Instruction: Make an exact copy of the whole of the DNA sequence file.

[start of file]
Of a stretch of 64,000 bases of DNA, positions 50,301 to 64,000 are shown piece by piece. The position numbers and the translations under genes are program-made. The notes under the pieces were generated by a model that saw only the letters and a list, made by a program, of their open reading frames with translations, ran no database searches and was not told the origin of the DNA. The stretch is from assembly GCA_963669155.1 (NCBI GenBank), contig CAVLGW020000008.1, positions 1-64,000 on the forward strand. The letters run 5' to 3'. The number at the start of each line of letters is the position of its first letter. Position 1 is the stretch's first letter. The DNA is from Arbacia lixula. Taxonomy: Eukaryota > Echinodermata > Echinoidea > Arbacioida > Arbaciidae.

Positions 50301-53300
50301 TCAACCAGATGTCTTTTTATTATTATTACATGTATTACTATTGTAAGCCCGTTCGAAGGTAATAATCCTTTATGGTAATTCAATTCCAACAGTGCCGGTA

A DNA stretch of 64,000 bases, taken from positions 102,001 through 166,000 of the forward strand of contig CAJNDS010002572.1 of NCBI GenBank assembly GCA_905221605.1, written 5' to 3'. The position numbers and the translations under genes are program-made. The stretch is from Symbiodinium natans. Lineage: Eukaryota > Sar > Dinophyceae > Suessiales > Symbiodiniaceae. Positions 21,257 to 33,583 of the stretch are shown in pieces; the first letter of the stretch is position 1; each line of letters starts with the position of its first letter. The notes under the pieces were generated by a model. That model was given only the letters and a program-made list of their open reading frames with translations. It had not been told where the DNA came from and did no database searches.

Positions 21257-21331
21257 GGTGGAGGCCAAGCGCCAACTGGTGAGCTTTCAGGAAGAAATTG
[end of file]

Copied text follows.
Of a stretch of 64,000 bases of DNA, positions 50,301 to 64,000 are shown piece by piece. The position numbers and the translations under genes are program-made. The notes under the pieces were generated by a model that saw only the letters and a list, made by a program, of their open reading frames with translations, ran no database searches and was not told the origin of the DNA. The stretch is from assembly GCA_963669155.1 (NCBI GenBank), contig CAVLGW020000008.1, positions 1-64,000 on the forward strand. The letters run 5' to 3'. The number at the start of each line of letters is the position of its first letter. Position 1 is the stretch's first letter. The DNA is from Arbacia lixula. Taxonomy: Eukaryota > Echinodermata > Echinoidea > Arbacioida > Arbaciidae.

Positions 50301-53300
50301 TCAACCAGATGTCTTTTTATTATTATTACATGTATTACTATTGTAAGCCCGTTCGAAGGTAATAATCCTTTATGGTAATTCAATTCCAACAGTGCCGGTA

A DNA stretch of 64,000 bases, taken from positions 102,001 through 166,000 of the forward strand of contig CAJNDS010002572.1 of NCBI GenBank assembly GCA_905221605.1, written 5' to 3'. The position numbers and the translations under genes are program-made. The stretch is from Symbiodinium natans. Lineage: Eukaryota > Sar > Dinophyceae > Suessiales > Symbiodiniaceae. Positions 21,257 to 33,583 of the stretch are shown in pieces; the first letter of the stretch is position 1; each line of letters starts with the position of its first letter. The notes under the pieces were generated by a model. That model was given only the letters and a program-made list of their open reading frames with translations. It had not been told where the DNA came from and did no database searches.

Positions 21257-21331
21257 GGTGGAGGCCAAGCGCCAACTGGTGAGCTTTCAGGAAGAAATTG